Call me a cynic, but President Obama's decision to allow his appointees and employees to defend the inequality of gay and lesbians' civil rights is inexcusable. Some historic moments don't wait for a convenient time to be changed. As Obama said often himself as a candidate who invoked the tenor of Rev. Dr. Martin Luther King, Jr., what ever happened to the fierce urgency of now?
This week President Obama allowed employees of the Justice Department to move to dismiss a same-sex marriage case in federal courts. However, the administration's choice to file a motion to dismiss Smelt v. United States is not particularly the problem. Rather, the issue is how the administration chose to make the argument. While the Justice Department spokesperson said the administration was "defending the law on the books in court," others have noted that in their defense the language used also chose to uphold discrimination and to compare gays' lives to immoral incestuous practices
Meanwhile, the New York Times wrote a fairly critical article about the President and his administration's slow start to advocate for equality of all. Finding that "busy calendars and political expediency are no excuse for making one group of Americans wait any longer for equal rights," The Times accused Obama of not following through soon enough of his commitment of equal rights for gays and lesbians.
In fact, what The Times indicated he has allowed instead, was to make the argument in federal court that states have the rights not to recognize same-sex marriage because of the Constitution's full faith and credit clause where decades of case law have been used to emphasize that states need not recognize incestuous marriages.
Clearly this comparison is a huge problem. And I will go out on a limb here and again indicate why Blacks need to be a clear advocate for gay rights. Not because Blacks' struggle is like unto the American Black civil rights movement of the 1960s (although an argument can be made for such a comparison), but largely because Black Americans have long been recognized globally as one of the most discriminated groups in history. One would think that quid pro quo or understanding would come in at some point. The fact that the president is Black and the head of the Justice Department is also Black when such trifling legal comparisons are made between incestuous acts and gay and lesbian marriage is inexcusable.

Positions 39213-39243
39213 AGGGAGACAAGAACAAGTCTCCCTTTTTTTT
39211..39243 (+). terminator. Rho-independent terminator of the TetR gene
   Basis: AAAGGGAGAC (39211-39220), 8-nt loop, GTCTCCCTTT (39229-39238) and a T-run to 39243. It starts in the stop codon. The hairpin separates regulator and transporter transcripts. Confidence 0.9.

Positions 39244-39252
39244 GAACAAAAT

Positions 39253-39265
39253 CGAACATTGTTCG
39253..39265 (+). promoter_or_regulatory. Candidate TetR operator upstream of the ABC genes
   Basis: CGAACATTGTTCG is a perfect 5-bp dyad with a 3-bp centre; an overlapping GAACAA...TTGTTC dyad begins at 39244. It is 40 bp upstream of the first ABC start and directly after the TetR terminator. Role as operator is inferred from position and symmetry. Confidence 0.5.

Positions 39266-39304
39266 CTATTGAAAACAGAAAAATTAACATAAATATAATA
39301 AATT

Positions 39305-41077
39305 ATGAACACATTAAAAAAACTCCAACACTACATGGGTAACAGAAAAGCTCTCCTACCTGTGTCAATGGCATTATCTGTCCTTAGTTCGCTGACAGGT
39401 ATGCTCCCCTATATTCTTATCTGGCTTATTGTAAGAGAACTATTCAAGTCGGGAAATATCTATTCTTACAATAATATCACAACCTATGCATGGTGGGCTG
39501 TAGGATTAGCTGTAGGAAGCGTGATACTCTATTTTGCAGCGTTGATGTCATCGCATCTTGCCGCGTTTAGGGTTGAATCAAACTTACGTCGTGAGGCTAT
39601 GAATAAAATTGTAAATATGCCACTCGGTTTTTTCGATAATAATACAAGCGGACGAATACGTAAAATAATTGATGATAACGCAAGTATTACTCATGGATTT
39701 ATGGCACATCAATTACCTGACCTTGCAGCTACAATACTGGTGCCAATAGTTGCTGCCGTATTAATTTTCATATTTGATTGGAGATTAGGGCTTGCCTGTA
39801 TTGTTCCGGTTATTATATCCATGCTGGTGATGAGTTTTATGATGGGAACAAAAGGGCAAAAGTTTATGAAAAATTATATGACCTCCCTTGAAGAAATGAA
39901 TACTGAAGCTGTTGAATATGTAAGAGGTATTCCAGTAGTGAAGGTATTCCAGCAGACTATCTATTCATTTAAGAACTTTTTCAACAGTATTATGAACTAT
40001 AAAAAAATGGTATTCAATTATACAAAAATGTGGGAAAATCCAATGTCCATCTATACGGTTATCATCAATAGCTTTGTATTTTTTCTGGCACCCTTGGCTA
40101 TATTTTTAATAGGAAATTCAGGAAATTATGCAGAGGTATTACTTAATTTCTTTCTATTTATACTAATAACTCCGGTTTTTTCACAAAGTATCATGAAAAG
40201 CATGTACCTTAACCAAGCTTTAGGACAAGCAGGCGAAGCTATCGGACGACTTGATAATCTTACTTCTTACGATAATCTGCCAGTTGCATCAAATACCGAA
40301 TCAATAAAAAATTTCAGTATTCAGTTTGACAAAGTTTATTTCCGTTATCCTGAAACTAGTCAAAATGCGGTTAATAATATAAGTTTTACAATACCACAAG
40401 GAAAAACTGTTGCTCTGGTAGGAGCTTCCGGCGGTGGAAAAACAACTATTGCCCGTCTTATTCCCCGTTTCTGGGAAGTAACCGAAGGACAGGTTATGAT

Indirectly, it suggests Blacks in powerful positions will not use their authority to at least craft respectful arguments even where in the final analysis many gays may disagree. That choice is severely regrettable.
During his campaign President Obama expressed an interest in over-turning "don't ask, don't tell" and the Defense of Marriage Act and has yet to do so. With climate change, the economy, and healthcare, he claims the moment is now. With a Democratic majority, he has argued in respect to those issues that if nothing significant is accomplished now before the midterm election season, than it won't be completed anytime soon.
Why my president can not apply the same fervor to respect the equal rights of all Americans is baffling. And no - extending some benefits to same-sex partners of federal employees is not in and of itself significant. Unfortunately full coverage was not extended and the maneuver is well over-due.
I find it sadly interesting how staunch conservative Republicans like former Vice President Dick Cheney, former presidential candidate Senator John McCain's daughter, and McCain's former campaign manager Schmidt can openly explain their support for equal rights for the LGBT community, yet President Obama and his administration continue to tap dance around the issue on many fronts - from 'don't ask don't tell' ambivalence to a discriminatory support only for civil unions.
Much more aggressive action is needed from President Obama and his team and if this is a country that truly stands for equal rights, every day the president wakes up and does nothing is an egregious act against the founding fathers and his own ancestors.